Collective Proceedings: Who Gets Carriage? UK Competition Appeal Tribunal Decides

Morgan Lewis

Morgan Lewis

The UK Competition Appeal Tribunal (CAT) recently issued its first-ever precertification ruling addressing a “carriage dispute” in the cases Hunter v. and Hammond v. A carriage dispute arises where there exist two or more applicants for similar opt-out collective proceedings, requiring the CAT to determine which applicant is most suitable to act as the proposed class representative.

The ruling[1] followed an order by the president of the CAT in September 2023 that “carriage” would be heard separate to, and before, the issue of certification. The proceeding was the first occasion on which the CAT heard a “carriage issue” as a preliminary issue in advance of the certification issue.

The resolution of a carriage dispute requires a relative assessment of the two applications, and it is a different assessment to that which the CAT is required to make at the certification stage.


The issue of carriage is materially important. The CAT’s consideration of a carriage dispute (when heard independently of, and prior to, certification) requires the CAT to determine which of the cases is most suitable to advance first to a certification hearing and whether the unsuccessful application should be dismissed or stayed pending determination of the certification. The CAT will dismiss an application that loses on the issue of carriage if the CAT considers the application to be hopeless.

For the successful applicant, this means that it may progress its case to a certification hearing, while the case brought by the unsuccessful applicant will be stayed (if not dismissed) pending determination of the certification. If the application for certification does not stumble, it becomes the lead case against the defendant.

If the costs of an unsuccessful applicant are being met by a litigation funder, the funder will be met with the choice of cutting its losses or leaving a substantial investment ringfenced on the off chance that it may become possible to progress the claim at a later date.

The proceedings in question concern standalone claims for damages arising out of an alleged abuse of dominance by Amazon through favoring its own retail offers over those of independent merchants trading on the website (a practice known as self-preferencing).

Since it found the two applications to be “sufficiently similar” in light of their overlapping class members and the similarity of the underlying claims, the CAT was precluded by its rules from making an opt-out collective proceedings order in respect of both claims. The CAT was instead required to decide which application should have carriage.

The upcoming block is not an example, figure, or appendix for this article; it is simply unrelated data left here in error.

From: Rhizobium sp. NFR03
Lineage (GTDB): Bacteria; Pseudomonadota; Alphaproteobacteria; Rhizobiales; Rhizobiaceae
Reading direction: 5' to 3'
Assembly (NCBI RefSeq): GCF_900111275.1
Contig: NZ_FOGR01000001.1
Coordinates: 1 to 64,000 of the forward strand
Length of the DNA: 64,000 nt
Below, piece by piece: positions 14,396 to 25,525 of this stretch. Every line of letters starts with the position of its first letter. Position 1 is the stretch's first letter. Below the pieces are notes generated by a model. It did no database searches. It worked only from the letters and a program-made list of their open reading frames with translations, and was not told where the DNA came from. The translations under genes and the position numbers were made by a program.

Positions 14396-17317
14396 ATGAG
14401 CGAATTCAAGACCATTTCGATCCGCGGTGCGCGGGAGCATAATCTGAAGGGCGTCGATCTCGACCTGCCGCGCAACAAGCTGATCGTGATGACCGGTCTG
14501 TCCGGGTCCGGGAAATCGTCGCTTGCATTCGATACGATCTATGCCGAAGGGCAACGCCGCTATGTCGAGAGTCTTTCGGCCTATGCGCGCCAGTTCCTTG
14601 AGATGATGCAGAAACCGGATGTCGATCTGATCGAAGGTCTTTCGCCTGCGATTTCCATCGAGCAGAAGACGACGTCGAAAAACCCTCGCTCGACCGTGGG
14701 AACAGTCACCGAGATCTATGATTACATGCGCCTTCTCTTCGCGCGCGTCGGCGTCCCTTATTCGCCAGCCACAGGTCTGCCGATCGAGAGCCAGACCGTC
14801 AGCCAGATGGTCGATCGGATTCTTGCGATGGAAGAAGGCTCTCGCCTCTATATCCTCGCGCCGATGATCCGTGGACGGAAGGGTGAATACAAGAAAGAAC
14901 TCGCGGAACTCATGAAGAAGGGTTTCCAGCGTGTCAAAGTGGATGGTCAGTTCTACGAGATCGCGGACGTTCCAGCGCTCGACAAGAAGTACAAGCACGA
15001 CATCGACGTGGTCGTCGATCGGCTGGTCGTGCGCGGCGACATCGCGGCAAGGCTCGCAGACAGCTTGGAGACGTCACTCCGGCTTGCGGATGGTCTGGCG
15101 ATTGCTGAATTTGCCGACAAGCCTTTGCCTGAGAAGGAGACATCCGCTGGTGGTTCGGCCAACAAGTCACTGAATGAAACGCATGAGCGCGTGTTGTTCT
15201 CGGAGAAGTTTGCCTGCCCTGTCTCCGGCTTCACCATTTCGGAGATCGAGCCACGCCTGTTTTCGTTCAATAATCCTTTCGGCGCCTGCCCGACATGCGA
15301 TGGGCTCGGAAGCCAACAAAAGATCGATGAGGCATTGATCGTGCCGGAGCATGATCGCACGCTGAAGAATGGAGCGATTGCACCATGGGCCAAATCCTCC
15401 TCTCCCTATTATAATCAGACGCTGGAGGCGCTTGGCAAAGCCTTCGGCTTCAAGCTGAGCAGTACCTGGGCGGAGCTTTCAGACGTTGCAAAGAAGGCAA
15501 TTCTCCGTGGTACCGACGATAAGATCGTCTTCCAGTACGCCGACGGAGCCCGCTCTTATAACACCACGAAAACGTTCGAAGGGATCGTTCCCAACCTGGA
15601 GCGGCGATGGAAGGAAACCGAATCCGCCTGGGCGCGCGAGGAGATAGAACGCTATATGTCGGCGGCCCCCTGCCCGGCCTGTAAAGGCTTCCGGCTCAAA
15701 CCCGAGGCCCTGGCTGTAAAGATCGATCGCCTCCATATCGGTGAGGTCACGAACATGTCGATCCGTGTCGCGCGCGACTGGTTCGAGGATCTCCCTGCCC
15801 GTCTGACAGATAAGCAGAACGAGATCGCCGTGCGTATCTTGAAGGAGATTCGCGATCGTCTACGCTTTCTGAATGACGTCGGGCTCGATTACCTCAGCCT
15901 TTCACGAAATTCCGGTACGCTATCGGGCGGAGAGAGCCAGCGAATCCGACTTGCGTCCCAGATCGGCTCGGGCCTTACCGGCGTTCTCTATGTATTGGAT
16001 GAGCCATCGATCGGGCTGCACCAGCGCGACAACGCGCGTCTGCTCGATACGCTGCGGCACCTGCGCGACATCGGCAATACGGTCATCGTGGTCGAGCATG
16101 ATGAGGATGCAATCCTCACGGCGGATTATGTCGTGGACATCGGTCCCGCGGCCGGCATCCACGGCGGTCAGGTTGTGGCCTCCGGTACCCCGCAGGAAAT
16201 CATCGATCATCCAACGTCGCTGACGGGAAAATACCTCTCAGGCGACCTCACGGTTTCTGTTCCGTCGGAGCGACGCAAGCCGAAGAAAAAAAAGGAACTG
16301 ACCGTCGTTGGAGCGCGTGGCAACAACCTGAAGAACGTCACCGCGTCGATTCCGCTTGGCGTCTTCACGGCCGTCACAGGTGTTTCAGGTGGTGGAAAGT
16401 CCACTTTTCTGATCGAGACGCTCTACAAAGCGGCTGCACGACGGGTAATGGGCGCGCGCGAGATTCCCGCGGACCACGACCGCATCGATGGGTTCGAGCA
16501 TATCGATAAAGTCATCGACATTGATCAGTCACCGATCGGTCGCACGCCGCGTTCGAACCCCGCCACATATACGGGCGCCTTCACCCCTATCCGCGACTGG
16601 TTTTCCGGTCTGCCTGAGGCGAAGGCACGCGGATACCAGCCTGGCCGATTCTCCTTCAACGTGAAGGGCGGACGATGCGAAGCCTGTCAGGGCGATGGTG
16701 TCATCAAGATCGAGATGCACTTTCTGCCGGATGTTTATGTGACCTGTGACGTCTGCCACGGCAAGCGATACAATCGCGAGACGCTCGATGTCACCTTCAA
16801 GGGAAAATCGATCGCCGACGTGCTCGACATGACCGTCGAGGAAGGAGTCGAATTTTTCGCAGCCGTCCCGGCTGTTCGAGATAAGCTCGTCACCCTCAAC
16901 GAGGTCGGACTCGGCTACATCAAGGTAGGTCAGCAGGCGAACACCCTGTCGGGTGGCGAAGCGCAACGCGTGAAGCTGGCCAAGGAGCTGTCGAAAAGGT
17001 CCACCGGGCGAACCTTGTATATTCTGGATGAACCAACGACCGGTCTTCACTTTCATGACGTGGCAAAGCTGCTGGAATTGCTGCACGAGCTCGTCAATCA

In resolving the carriage dispute, the CAT had regard to the principles set down by the UK Court of Appeal in Evans v. Barclays Bank plc,[2] namely that

  • the CAT ought to apply a test of “suitability” in respect of each applicant in relation to which the CAT enjoys “broad and multifaceted” discretion;
  • it is possible for the CAT to resolve the carriage dispute without taking account of the merits of either case;
  • the mere fact that one putative class representative crafts a broader claim is not an indication that that claim is preferable; and
  • the question of which claim was the first to file is largely an irrelevant factor.


In these proceedings, the CAT’s decision was heavily influenced by the methodologies proposed by the applicants to prove and quantify the alleged abuses and their effects. The first applicant proposed analyzing actual consumer preferences and establishing, through a consumer survey, a counterfactual on which to assess a consumer loss, while the second proposed to rerun or model Amazon’s algorithm without the alleged discriminatory elements.

The CAT found the second applicant’s approach more closely aligned with the alleged abuse and thus more suitable for advancing to a certification hearing. The CAT therefore decided in favor of the second applicant as the most suitable proposed class representative, staying the first applicant’s application with the possibility of revisiting it should the first applicant’s application fail at the certification stage or be revoked.

The CAT’s ruling signals a novel practice by the CAT to address the question of carriage as a preliminary issue prior to certification and thereby removing the delay and increased cost of a “rolled up” carriage and certification hearing. The ruling also emphasizes the CAT’s discretion in carriage disputes and its heightened focus on methodology as a key differentiator between competing applications.

[1] Cases Nos. 1568/7/7/22; 1595/7/7/23.

[2] [2023] EWCA Civ 876.

[View source.]

DISCLAIMER: Because of the generality of this update, the information provided herein may not be applicable in all situations and should not be acted upon without specific legal advice based on particular situations.

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